Referring to this, Father Eugene Maly, professor of Scripture in the seminary at Cincinnati, defined charism as any special manifestation of the Spirit, which can take place in any of the people of God. He distinguished two forms, ordinary and extraordinary. He gave the gift of tongues as an example of the extraordinary, and the gift of interpretation and the prophetic spirit as examples of the ordinary. 

The Constitution itself proclaims: “These charisms, whether they be the more outstanding or the more simple and widely diffused, are to be received with thanksgiving and consolation for they are especially suited to and useful for the needs of the Church. Extraordinary gifts are not to be rashly sought after, nor are the fruits of apostolic labour to be presumptuously expected from their use; but judgment as to their genuineness and proper use belongs to those who are leaders in the Church, and to whose special competence it belongs, not indeed to extinguish the Spirit, but to test all things and hold fast to that which is good.” 

God Commands All to Spread the Church

A little later this same document stresses that the Church, the People of God, has the gift of universality from God himself. “By reason of it,” we are told, “the Catholic Church strives constantly and with due effect to gather all humanity and all its possessions under Christ its Head, in the unity of his Spirit.” The Church is necessary for salvation. “Christ made present to us in his Body, which is the Church, is the one mediator and the unique way of salvation. In explicit terms he himself affirmed the necessity of faith and baptism and thereby affirmed also the necessity of the Church, for through baptism as through a door men enter the Church. Whosoever, therefore, knowing that the Catholic Church was made necessary by Christ, would refuse to enter it or to remain in it, could not be saved.” 

In view of the discussion which is taking place about the ecumenical movement the passage on the status of separated Christians is important. For our purpose here we remind ourselves that the Constitution stresses that the Holy Spirit arouses in all of Christ’s disciples “the desire and effort to be peacefully united, in the manner determined by Christ, as one flock under one shepherd.”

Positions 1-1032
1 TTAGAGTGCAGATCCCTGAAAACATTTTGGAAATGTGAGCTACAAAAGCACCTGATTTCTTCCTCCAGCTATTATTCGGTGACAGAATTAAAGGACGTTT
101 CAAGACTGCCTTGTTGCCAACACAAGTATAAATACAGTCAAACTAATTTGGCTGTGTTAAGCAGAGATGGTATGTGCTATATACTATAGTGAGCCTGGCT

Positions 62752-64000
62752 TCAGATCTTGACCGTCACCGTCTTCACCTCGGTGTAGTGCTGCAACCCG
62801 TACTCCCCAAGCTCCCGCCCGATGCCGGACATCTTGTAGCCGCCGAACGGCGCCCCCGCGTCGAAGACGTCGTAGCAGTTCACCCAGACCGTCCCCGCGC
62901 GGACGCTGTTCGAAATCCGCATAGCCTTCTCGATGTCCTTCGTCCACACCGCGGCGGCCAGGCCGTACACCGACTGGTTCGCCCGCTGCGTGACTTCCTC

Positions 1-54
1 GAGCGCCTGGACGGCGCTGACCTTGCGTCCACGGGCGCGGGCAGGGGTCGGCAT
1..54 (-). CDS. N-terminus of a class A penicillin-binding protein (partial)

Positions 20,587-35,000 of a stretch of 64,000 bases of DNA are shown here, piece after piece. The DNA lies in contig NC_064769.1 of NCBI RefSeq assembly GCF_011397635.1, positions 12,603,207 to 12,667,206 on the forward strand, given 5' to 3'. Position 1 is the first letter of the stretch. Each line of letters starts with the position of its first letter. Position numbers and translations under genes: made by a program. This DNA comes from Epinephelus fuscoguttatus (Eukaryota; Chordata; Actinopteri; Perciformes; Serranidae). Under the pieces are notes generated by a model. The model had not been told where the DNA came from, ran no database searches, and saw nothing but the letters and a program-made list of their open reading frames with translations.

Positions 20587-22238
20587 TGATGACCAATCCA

In the next section, which refers to non-Christians we read: “To promote the glory of God and procure the salvation of all the aforementioned, and mindful of the command of the Lord, ‘preach the Gospel to every creature,’ the Church fosters the missions with care and attention. . . . The Church has received this solemn mandate of Christ to proclaim the saving truth from the Apostles and must carry it out to the very ends of the earth. . . . The Church is compelled by the Holy Spirit to do her part that God’s plan may be fully realised, whereby he has constituted Christ as a source of salvation for the whole world. . . . The obligation of spreading the faith is imposed on every disciple of christ, according to his state.” Here again is another reason for the lay apostolate-the positive command of God Incarnate. 

The Laity” Defined

From chapter four of the Constitution we can learn much about the nature and obligation of the lay apostolate. For example, the pastors of the Church “understand that it is their noble duty to shepherd the faithful and to recognise their ministries and charisms, so that all according to their proper roles may cooperate in this common undertaking with one mind.” It is here that we find the official definition of the term “laity.” “The term laity is here understood to mean all the faithful except those in holy orders and those in the state of religious life specially approved by the Church. The faithful are by baptism made one Body with Christ and are constituted the People of God; they are in their own way made sharers in the priestly, prophetical, and kingly functions of Christ; and they carry out for their own part the mission of the whole Christian people in the Church and in the world.” 

Then we are taught that the laity, “by their special vocation, seek the kingdom of God by engaging in temporal affairs and by ordering them according to the plan of God. . . . They are called there by God so that by exercising their proper function, and being led by the spirit of the gospel, they can work for the sanctification of the world from within as a leaven. In this way they may make Christ known to others, especially by the testimony of a life resplendent in faith, hope, and charity. . . . It is their special task to order and to throw light upon temporal affairs so that they may be made and grow according to Christ to the praise of the Creator and Redeemer.” 

Then, “Pastors of the Church, following the example of the Lord, should minister to one another and to the other faithful. These in their turn should enthusiastically lend their joint assistance to their pastors and teachers.” A beautiful quotation is given from St. Augustine: “What I am for you terrifies me; what I am with you consoles me. For you I am a bishop; but with you I am a Christian. The former is a duty; the latter a grace. The former is a danger; the latter, salvation.”